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Published: Sat, July 28, 2018
Research | By Jennifer Evans

Don’t miss the century’s longest lunar eclipse this week

Don’t miss the century’s longest lunar eclipse this week

- Why the Moon turns red during an Eclipse?

On the evening of 27 July, we are waiting for a total lunar Eclipse.

Across Australia everyone will see the moon enter Earth's shadow at the exact same moment but those in Western Australia are the only ones who will be able to watch the entirety of the eclipse. "The moon will remain in a very faint penumbral shadow for about an hour after that, but this is typically too light a shadow for the naked eye to notice the difference between that and the full moon that follows." 2. On July 27, the earth, moon, and sun will come to adjust in a ideal line, which will cause the wonder.

This type of eclipse is known as a "blood moon", which means the moon will appear to be a reddish color as some of the sun's ray bend around the Earth.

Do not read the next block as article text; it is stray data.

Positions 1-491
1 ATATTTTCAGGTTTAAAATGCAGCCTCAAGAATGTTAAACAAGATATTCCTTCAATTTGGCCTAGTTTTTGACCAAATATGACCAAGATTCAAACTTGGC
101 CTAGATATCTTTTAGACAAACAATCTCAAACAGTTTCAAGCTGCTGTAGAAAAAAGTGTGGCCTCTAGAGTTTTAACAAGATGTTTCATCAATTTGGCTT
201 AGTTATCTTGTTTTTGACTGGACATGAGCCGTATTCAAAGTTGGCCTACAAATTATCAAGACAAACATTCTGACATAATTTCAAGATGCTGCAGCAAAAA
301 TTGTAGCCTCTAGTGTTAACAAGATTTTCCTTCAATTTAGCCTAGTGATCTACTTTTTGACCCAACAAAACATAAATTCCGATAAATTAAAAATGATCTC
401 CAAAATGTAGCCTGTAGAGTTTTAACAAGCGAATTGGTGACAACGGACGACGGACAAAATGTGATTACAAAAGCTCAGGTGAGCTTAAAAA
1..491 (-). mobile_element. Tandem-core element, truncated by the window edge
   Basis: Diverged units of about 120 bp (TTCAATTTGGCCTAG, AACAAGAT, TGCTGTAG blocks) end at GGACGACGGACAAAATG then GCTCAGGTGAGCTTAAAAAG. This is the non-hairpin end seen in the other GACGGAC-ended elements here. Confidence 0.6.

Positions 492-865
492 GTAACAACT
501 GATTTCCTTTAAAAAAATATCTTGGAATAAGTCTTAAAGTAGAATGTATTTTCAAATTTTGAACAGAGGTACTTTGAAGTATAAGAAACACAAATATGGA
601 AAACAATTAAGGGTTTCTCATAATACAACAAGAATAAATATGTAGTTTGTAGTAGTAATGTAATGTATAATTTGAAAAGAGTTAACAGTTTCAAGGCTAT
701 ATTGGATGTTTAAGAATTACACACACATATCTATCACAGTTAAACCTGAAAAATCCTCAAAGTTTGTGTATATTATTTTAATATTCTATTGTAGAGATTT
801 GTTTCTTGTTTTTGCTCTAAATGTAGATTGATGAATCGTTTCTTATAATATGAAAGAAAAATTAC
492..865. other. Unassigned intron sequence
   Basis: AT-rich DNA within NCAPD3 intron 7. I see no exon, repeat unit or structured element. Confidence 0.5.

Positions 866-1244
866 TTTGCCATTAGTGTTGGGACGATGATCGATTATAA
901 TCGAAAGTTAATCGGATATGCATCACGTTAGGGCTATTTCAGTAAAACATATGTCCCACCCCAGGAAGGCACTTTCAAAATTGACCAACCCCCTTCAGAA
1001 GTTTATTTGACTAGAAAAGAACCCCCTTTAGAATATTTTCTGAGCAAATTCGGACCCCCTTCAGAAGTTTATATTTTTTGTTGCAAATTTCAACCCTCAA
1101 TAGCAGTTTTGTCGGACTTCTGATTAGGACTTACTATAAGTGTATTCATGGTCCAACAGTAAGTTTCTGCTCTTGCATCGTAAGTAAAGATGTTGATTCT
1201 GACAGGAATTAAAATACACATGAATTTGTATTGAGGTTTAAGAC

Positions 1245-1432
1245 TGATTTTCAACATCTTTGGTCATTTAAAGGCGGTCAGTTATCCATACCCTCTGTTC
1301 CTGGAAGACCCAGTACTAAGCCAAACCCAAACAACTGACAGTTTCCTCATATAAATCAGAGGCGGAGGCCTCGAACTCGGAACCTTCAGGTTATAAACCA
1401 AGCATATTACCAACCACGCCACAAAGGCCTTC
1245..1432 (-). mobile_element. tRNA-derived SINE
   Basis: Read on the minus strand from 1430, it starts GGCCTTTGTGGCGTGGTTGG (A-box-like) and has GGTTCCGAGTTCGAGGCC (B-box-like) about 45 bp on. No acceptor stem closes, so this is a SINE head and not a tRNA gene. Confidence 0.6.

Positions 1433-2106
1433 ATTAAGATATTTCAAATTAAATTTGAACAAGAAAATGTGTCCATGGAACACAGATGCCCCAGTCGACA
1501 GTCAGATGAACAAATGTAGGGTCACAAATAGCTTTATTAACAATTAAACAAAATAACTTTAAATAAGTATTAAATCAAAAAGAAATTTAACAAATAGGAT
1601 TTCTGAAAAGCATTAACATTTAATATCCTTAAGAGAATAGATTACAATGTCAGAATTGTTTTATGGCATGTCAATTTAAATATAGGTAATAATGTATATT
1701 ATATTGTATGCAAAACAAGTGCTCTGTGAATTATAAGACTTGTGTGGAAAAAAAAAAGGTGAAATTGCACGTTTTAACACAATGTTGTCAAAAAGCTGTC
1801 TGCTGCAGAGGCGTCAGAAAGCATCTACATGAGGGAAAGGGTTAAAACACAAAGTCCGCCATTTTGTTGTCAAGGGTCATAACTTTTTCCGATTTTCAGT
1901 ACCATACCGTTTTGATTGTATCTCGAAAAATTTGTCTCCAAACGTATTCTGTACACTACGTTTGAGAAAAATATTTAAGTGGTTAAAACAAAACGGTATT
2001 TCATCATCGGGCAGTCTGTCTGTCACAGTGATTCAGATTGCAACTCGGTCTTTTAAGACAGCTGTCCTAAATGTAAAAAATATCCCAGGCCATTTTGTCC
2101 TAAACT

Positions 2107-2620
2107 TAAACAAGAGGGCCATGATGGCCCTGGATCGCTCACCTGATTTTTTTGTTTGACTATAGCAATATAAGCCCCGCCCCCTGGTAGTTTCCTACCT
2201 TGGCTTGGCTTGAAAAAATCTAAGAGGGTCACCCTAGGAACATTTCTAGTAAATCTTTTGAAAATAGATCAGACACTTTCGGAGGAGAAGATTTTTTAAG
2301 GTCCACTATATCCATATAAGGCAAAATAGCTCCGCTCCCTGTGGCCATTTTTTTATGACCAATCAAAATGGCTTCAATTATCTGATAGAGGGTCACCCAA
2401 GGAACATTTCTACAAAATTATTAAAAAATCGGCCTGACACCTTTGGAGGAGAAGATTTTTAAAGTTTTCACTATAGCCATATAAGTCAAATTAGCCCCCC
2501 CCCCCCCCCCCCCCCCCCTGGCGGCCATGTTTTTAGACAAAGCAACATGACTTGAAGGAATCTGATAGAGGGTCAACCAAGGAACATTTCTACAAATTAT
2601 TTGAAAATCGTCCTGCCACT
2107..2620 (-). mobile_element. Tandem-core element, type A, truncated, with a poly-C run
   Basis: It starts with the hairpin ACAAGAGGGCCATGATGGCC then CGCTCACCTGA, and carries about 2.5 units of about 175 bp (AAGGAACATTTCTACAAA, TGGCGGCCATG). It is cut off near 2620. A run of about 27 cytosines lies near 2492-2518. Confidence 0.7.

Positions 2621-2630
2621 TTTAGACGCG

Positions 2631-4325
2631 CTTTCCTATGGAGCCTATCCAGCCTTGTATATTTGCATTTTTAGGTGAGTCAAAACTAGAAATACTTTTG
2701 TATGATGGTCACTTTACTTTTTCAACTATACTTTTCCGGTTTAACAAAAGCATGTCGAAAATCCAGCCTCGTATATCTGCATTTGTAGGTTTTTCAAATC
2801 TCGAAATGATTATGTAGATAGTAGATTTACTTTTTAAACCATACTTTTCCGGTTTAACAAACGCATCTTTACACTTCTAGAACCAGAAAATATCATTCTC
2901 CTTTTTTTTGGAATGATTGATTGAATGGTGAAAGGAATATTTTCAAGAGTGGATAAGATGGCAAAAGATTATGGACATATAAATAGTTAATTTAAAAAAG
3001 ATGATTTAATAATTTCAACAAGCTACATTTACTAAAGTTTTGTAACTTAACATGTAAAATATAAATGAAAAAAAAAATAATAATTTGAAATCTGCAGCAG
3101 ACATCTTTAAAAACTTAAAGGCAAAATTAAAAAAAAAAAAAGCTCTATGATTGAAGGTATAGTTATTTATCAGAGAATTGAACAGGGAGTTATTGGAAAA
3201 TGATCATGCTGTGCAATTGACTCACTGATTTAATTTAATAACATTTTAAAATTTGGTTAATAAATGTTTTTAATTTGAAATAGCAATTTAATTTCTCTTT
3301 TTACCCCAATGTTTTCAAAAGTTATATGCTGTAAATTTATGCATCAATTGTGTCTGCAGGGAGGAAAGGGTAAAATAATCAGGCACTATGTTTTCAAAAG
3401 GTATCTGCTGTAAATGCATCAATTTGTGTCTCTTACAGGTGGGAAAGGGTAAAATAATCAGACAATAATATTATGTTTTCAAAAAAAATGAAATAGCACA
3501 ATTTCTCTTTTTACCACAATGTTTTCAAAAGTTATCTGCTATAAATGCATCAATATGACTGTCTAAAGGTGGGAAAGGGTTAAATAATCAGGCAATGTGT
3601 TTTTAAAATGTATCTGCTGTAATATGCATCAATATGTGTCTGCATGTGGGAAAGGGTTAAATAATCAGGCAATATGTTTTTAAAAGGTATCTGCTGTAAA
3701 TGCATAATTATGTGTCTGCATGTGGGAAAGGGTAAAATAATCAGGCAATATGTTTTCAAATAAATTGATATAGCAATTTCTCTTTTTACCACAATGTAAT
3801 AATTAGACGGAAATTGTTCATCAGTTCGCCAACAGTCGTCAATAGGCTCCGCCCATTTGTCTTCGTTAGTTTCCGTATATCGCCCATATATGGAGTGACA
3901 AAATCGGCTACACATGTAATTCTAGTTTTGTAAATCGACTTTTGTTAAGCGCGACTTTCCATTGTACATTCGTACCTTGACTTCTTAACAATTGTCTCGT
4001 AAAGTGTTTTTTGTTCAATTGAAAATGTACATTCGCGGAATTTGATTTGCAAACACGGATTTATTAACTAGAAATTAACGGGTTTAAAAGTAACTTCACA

The longest total lunar eclipse of the 20th century happened on July 16, 2000, according to EarthSky.

"The next total lunar eclipse on January 21, 2019, will be only for one hour and two minutes because it will pass to the north of the shadow's centre", Duari added.The eclipse will be visible from countries in Africa, Central Asia, South America, Europe and Australia.

"The Moon is not always in ideal alignment with the Sun and the Earth, so that is why we do not get a lunar eclipse every lunar cycle". Lunar Eclipse is also tied strongly to Astrology, and since its a complete immersion not seen before this century, astrologers have pointed out that it could have an extreme effect on people with Gemini Zodiac sign.

Unlike solar eclipses, lunar eclipses don't require special equipment for viewing. The lunar passage will mark the total eclipse of the moon - a celestial event which happens about twice a year on an average.

The event will kick off at about 3.15am (AEST) on Saturday, July 28.

Our red moon will have some company Friday. The shadow cast by the moon is much smaller than that produced by our own planet.

However, the red planet will reach closest to the Earth on July 31.

The eclipse is going to begin from 10:44 PM on 27 July and end at 4:58 AM.

However the brightness of the red colour depends on how dirty the atmosphere is due to volcanic eruptions - and experts don't believe this particular blood moon will display a strong red.

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